Life history parameters
Age at maturity: 50% maturity: 5 years (Martin and Cailliet 1988b) (female); First maturity: 2 to 3 years (Martin and Cailliet 1988b) (male).
Size at maturity (disc width): 50% maturity: 88.1 cm DW (Martin and Cailliet 1988a) (female); Maturity: 45 to 62.2 cm DW (Martin and Cailliet 1988a), first maturity (Bahía Almejas): 50 cm DW, 100% maturity: 60 cm DW (Villavicencio-Garayzar 1996) (male).
Longevity: At least 24 years (females) (Martin and Cailliet 1988b).
Maximum size (disc width): 180 cm DW (Eschmeyer et al. 1983).
Size at birth: 22 to 35.6 cm DW (Baxter 1980, Martin and Cailliet 1988b).
Average reproductive age (years): Unknown.
Gestation time: 9 to 12 months (Martin and Cailliet 1988a).
Reproductive periodicity: Annual.
Average annual fecundity or litter size: 2 to 12 pups (Baxter 1980; Martin and Cailliet 1988a).
Annual rate of population increase: Unknown.
Natural mortality: Unknown.
Directed artisanal elasmobranch fisheries (in México).
Recreational fisheries (in U.S.).
Indirect landings by demersal trawls, longlines, and gillnets (in U.S. and México).
Bat rays are not directly targeted but are landed in multi-species artisanal elasmobranch fisheries in México. Fishery surveys conducted in the Gulf of California (Notarbartolo di Sciara 1987, Hueter et al. unpublished data) and Bahía Magdalena lagoon complex (Villavicencio-Garyazar 1995, Bizzarro and Smith unpublished data) indicate that this species is not a common component of artisanal landings. No information is available on the species' contribution to bycatch in other artisanal or trawl fisheries, but they are taken in shrimp trawls.
In Humboldt Bay, California, bat rays were persecuted because of perceived predation on commercial oyster beds. This activity was undertaken under permit by the oyster company and an average of over 1,100 individuals (minimum in one year, two; maximum, 9,197) were removed from 1956, with a total reported catch of 42,996 rays from 1956 to 1992 (Gray 1994, Gray et al. 1997). Bat rays were captured by trawl, longline and trap, however, information on fishing effort is not available. Furthermore, there are no details of population size that would allow the detection of changes in density as a result of this removal policy, and so the localized affect of this practice is unknown. Gray (1994) demonstrated that predation by bat rays in oyster beds was in fact rare which later prompted a change in the oyster company permit and extermination effectively ceased. Ironically, bat rays fed extensively on red rock crabs, a major oyster predator (Gray 1994, Gray et al. 1997).
The Bat Ray is presently one of the many species considered, but not yet actively regulated, under the Pacific Fishery Management Council's Groundfish Management Plan for the U.S. eastern Pacific. Additionally, the state has general restrictions on usage of certain types of commercial gear in the nearshore zone, which offers a good degree of protection for Bat Rays and Angel Sharks Squatina californica (Leet et al. 2001). Thus, despite the fact that there are no current conservation measures the demand for bat ray has been relatively low allowing for some protection for this species, at least within the centre of its U.S. distribution at the present time. More needs to be learned about the status of critical reproductive and nursery habitat. Possible future fishing mortality increases within regulatory constraints could be a concern if mature females become an increasingly important component of the catch, or if inshore fisheries develop that are efficient at targeting this species. Considering its localised and limited distribution, it is unknown how much additional fishing pressure might be necessary to exceed its intrinsic compensatory limits and subject it to recruitment overfishing. In addition, a re-assessment of the combined sport and commercial harvest is recommended.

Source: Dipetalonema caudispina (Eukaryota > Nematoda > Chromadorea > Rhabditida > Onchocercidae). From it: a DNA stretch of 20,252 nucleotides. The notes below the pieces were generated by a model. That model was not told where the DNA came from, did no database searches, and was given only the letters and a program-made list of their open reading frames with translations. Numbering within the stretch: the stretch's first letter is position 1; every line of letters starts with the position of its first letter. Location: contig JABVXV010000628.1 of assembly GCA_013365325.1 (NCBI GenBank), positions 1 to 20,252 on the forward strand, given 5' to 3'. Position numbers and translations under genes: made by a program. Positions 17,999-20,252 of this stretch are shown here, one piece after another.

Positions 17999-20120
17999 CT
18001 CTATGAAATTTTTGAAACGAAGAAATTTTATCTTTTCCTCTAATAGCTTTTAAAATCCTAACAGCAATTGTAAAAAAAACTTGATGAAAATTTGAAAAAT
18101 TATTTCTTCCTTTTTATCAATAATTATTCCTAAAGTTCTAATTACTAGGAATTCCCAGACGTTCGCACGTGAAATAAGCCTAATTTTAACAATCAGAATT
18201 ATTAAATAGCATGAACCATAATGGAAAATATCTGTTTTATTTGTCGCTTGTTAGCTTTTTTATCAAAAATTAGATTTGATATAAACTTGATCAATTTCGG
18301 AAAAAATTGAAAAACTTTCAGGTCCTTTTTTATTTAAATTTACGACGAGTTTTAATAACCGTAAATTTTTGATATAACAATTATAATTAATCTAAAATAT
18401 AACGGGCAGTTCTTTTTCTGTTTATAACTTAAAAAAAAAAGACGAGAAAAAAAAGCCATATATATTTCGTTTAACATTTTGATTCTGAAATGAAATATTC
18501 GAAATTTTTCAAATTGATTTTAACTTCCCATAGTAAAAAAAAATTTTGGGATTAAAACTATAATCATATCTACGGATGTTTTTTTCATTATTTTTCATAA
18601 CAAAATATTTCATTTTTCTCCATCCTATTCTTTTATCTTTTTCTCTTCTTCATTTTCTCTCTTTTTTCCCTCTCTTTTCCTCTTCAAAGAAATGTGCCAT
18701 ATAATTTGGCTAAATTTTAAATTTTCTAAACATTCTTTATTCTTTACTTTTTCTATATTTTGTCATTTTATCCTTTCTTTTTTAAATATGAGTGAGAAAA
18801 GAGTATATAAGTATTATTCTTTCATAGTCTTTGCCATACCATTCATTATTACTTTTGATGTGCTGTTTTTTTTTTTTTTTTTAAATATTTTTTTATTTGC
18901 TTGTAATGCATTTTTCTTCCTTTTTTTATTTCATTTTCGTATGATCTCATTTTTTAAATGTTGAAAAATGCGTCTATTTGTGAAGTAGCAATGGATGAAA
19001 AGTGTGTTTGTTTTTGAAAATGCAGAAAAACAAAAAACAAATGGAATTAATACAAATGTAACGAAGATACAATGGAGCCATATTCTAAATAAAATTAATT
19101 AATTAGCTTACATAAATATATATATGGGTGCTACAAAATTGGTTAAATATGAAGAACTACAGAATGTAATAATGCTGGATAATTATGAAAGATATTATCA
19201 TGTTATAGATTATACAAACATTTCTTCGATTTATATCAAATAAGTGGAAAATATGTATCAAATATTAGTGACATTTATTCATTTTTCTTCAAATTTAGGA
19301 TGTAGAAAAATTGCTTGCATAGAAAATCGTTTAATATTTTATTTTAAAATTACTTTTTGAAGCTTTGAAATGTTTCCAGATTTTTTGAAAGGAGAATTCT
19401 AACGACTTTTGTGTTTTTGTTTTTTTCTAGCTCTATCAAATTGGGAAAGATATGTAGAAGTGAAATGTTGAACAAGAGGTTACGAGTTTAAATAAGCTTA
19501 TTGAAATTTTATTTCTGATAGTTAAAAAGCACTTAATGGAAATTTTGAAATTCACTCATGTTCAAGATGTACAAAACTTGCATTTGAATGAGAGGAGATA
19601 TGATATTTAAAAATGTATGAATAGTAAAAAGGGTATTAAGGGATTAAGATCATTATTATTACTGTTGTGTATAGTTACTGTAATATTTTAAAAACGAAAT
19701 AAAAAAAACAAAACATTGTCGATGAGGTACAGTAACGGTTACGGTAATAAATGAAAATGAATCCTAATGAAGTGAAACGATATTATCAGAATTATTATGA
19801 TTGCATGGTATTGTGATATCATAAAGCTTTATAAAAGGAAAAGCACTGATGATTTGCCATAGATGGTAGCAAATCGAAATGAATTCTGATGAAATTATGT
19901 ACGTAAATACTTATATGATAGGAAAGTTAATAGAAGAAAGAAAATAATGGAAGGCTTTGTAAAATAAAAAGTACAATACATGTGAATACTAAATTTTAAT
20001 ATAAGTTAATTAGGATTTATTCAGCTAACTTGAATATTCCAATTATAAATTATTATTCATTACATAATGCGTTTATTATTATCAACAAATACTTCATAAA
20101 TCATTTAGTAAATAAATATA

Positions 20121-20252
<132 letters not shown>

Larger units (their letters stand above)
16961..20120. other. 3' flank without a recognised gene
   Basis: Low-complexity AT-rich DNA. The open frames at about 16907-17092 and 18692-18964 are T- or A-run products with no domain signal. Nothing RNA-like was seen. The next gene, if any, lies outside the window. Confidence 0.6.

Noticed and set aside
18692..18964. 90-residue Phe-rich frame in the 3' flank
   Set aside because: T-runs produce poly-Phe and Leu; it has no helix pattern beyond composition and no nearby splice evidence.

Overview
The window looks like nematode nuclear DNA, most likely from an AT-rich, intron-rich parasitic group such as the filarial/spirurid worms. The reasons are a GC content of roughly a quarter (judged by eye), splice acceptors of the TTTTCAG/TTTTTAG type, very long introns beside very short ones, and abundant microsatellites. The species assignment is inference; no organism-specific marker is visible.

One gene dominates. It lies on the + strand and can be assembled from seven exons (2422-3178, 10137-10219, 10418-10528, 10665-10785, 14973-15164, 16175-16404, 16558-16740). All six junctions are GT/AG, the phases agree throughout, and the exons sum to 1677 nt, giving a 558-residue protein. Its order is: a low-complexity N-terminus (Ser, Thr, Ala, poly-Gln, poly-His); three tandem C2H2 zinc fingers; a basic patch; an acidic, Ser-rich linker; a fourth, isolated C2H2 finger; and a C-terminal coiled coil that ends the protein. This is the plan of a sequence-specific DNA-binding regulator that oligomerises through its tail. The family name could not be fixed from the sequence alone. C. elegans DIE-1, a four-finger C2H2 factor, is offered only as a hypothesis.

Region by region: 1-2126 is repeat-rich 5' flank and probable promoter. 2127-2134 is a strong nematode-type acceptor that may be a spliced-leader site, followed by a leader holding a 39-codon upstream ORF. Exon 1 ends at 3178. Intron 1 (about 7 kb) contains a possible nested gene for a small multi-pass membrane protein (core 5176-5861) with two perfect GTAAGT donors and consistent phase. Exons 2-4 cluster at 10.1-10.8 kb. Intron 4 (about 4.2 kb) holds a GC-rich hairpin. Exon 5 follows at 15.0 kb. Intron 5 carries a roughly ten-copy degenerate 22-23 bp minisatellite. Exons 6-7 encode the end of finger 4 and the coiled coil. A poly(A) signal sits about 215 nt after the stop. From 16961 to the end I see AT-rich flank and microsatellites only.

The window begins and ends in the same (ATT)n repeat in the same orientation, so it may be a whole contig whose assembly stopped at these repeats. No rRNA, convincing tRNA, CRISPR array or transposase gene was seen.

In México, a moratorium on the issue of elasmobranch fishing permits was enacted in 1993, but no formal management plan has been implemented for M. californicus specifically or for most other chondrichthyans. However, legislation is currently being developed in México to establish national elasmobranch fishery management. Elasmobranch landings in México are poorly monitored and lack species specific details. All batoids are generally broadly termed "manta raya" in catch records. Although easily identified, these rays are rarely documented on a species-specific basis in México. Improved clarity in catch records would provide an essential basis for detecting fishery trends and are needed throughout the species' range. Expanded monitoring of directed elasmobranch catches and bycatch in México is necessary to provide valuable information on the biology and population status of these rays.
In addition to species-specific landings and bycatch details, life history information including age, growth, longevity, movement patterns, habitat use, and further reproductive studies throughout its range are needed from the southern portion of the species' range. Fishery-independent surveys of this and other demersal elasmobranchs are necessary to provide estimates of abundance and biomass. Tagging, tracking, and genetic studies are essential for determining the population structure, movement patterns, and possible subpopulations of this ray.
The development and implementation of management plans (national and/or regional e.g., under the FAO International Plan of Action for the Conservation and Management of Sharks: IPOA-Sharks) are required to facilitate the conservation and sustainable management of all chondrichthyan species in the USA and Mexico. At the time of writing, the USA has developed a National Plan of Action (NPOA), while Mexico had developed a NPOA but implementation has been blocked by industry (Anon. 2004).
|Citation:||Cailliet, G.M. & Smith, W.D. 2006. Myliobatis californicus. The IUCN Red List of Threatened Species. Version 2014.3. <www.iucnredlist.org>. Downloaded on 29 March 2015.|